The Portland area Bartitsu seminar was held over the weekend of March 20-21, hosted by Jeff Richardson of the Academia Duellatoria historical fencing school. Class sessions covered elements of all of the Bartitsu “base arts” including fisticuffs, low kicking, canonical jiujitsu kata and walking stick defence sequences, then segued into neo-Bartitsu applications based on those sequences.
Here’s a report from Jeff:
The seminar was awesome. I suspect that many won’t realize just how much they absorbed in the two days of the seminar.
For the warmups… I don’t think people actually realised that they were learning falling techniques. I will certainly be taking a new look at how I teach these skills. To the credit of things much of the class was falling in good form by the end of the first day.
Pugilism… what can I say other than it has always held interest, but I have had very little exposure to traditional historic pugilism (though I’m a great fan of modern boxing). Tony’s explanation of stance and the basic punches and guards was clear and concise, providing ample information on the structure of the techniques.
JiuJitsu – well this I have some limited experience in. I enjoyed being thrown around in the demonstrations. The historical take on things was appreciated as well as the emphasis on practicality and unbalancing.
The low kicks likewise had an air of familiarity to them, though in my case from my eastern martial arts background. The pivoting side kick definately has it’s own unique flare to it however.
The cane work was great! I think many would have liked to have seen more of this taught, but much of the other material clearly set up the work with the cane. We had a great time with this material, but the real fun came when we began to mix it all together.
The progression from stick fighting, to punching and unbalancing and grappling was a great time had by all. Tony let things progress from strict practice of techniques to exercises allowed to develop into improvisational free form allowing the students to explore possibilities.
The class was brilliant. Much thanks to Tony for coming out.
Classical fencing maestro and historical fencing instructor Sean Hayes offers a review of the recent Bartitsu seminar in Eugene, Oregon:
We had a fantastic seminar with Tony this past Saturday/Sunday! Each day began with exercises from the Wolf system, Tony’s training paradigm for martial arts and physical movement skills. These included fully cooperative and semi-cooperative balance exercises: in the former, partners work together to form a physical system of shared balance which they then explore; in the latter, the exercises shift to deliberate attempts to explore your partner’s balance system and exploit weaknesses. All of the exercises involve warm-up and stretching components, as well as spatial and body awareness components, and safe falling exercises. Towards the end they are combined in a series of spontaneous partner drills. It’s all tightly integrated and proves to be a perfect warm-up for martial arts practice, far superior to anything I’ve experienced previously. (My students can expect to see it incorporated into our regular practice.)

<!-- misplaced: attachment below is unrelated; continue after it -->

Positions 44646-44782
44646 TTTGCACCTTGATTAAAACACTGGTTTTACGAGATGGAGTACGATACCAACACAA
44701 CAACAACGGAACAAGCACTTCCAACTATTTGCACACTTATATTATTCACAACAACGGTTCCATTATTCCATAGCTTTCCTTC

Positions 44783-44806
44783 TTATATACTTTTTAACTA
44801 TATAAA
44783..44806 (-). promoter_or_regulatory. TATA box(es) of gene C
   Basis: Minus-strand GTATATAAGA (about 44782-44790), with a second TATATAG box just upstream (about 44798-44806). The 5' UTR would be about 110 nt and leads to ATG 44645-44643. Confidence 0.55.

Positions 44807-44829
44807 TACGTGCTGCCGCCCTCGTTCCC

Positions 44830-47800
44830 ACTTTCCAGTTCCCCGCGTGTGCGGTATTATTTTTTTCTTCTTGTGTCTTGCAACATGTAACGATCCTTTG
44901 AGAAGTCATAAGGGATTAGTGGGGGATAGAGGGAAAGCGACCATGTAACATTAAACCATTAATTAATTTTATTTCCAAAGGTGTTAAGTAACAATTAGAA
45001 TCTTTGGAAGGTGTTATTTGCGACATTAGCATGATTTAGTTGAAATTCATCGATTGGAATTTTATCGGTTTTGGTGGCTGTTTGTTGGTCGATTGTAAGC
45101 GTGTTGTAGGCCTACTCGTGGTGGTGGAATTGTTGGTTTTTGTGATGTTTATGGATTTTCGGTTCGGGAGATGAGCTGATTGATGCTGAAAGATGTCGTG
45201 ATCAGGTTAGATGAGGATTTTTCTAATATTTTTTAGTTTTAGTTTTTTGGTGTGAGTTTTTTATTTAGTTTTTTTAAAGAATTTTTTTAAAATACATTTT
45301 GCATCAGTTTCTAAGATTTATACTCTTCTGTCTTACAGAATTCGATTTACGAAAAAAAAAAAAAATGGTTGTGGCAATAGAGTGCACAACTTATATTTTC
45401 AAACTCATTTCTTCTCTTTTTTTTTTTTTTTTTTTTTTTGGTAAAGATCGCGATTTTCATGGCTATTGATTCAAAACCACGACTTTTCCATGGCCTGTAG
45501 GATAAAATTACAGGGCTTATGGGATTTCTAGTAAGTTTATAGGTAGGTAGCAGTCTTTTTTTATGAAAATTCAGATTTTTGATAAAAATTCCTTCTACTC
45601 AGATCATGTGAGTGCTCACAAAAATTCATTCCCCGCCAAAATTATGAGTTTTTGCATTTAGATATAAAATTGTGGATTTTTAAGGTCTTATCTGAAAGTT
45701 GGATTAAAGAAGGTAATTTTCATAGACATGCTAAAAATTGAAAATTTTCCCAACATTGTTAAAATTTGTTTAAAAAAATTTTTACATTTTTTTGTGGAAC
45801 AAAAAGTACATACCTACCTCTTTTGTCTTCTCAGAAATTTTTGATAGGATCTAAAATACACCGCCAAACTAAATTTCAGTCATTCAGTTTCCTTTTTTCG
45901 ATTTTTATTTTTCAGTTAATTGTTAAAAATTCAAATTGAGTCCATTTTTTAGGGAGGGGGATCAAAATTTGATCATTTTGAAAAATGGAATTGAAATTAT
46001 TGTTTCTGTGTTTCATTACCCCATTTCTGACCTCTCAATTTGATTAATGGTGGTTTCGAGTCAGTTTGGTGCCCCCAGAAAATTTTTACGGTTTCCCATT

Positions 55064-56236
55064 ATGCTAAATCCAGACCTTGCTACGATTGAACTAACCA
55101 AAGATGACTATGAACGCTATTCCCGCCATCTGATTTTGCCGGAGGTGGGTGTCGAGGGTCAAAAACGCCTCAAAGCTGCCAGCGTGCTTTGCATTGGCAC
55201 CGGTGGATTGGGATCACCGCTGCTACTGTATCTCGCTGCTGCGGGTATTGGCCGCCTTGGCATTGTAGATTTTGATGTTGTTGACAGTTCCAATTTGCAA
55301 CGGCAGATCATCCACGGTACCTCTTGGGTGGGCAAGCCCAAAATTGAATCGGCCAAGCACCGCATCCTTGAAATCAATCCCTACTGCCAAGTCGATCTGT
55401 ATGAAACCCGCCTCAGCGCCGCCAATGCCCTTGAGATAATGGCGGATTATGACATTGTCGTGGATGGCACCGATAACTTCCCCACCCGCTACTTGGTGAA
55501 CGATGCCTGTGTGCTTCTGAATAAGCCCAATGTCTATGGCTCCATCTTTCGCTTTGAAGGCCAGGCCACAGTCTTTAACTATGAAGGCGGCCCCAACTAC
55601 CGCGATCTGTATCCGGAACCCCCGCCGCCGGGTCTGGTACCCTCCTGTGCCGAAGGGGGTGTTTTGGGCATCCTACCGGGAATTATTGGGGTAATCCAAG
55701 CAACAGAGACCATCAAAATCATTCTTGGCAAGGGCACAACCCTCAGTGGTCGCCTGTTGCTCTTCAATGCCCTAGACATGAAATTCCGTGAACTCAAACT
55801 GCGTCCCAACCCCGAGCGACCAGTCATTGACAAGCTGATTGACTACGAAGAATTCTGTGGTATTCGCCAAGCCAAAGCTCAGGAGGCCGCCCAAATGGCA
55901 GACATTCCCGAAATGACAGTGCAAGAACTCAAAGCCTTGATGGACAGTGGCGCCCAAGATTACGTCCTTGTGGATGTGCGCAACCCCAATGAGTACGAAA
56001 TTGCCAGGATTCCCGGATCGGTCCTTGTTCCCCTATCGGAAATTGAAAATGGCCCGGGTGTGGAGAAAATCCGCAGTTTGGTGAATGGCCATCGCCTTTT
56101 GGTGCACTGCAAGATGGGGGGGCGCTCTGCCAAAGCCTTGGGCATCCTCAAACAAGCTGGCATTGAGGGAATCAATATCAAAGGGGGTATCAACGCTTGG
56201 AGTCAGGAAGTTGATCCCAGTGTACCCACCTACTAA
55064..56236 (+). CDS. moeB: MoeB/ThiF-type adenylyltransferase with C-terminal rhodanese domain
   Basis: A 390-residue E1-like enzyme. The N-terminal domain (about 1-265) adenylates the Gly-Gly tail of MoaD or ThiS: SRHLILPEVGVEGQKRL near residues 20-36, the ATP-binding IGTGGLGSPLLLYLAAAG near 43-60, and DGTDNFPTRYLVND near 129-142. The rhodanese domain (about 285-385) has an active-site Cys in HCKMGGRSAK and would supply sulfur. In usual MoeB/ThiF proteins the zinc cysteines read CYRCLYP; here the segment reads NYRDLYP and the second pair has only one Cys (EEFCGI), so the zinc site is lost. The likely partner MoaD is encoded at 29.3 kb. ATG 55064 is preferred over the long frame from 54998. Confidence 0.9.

Tony then segued into Bartitsu practice. He began us with canonical Bartitsu exercises, exploring the major components of Barton-Wright’s established practiced (time wouldn’t permit all the canonical materils, of course) and getting the correct practice mastered as well as limited time permits. As the day developed, and we began to integrate boxing, kicking, jiujitsu, and walking-stick, Tony then developed the transitions between the various arts and showed how they were intended for use as an integrated system.
He incorporated neo-Bartitsu in a manner that brought us directly back to the Wolf system exercises. At various points, increasing as each day progressed, we would be given one of the kata or set-pieces to perform, with one partner “breaking” the exercise and the other partner responding. The responses were derived naturally and intuitively as a combination of the balance exercises with which we had begun the day (Barton-Wright was clear that disrupting the opponent’s balance was an immediate priority) and the individual Bartitsu techniques. By the end of Sunday we were performing fairly complicated semi-spontaneous exercises with confidence and skill.
Here’s a photo from a neo-Bartitsu demonstration at the end of the weekend, where we start a drill at speed, I “break” it by changing the expected action into something unexpected, and Tony responds by countering, breaking my balance and throwing me, striking me as I fall, and then belaboring me as he sees fit:
If you’re near, or know someone near, the remaining cities on this tour, then GO! This is a rare opportunity to train with a highly skilled professional martial artist.
I’d like to thank Tony for his effort, energy and dedication – and I’d like to thank the students for the same!
On March 12th, Russian Bartitsu enthusiast Sergei Mishenev was a morning guest on Radio Baltica, a popular North-Western Russian FM station with 5 million listeners. His 20-minute talk about Bartitsu was followed by calls and text messages to the station.